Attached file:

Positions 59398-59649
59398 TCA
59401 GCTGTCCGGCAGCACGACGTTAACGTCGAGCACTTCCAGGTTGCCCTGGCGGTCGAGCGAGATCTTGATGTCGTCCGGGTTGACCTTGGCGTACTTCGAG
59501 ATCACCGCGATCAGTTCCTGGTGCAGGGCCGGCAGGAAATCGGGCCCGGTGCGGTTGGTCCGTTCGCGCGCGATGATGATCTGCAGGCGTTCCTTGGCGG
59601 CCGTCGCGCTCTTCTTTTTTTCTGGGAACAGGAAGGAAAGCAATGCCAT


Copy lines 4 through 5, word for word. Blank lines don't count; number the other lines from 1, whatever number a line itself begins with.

59501 ATCACCGCGATCAGTTCCTGGTGCAGGGCCGGCAGGAAATCGGGCCCGGTGCGGTTGGTCCGTTCGCGCGCGATGATGATCTGCAGGCGTTCCTTGGCGG
59601 CCGTCGCGCTCTTCTTTTTTTCTGGGAACAGGAAGGAAAGCAATGCCAT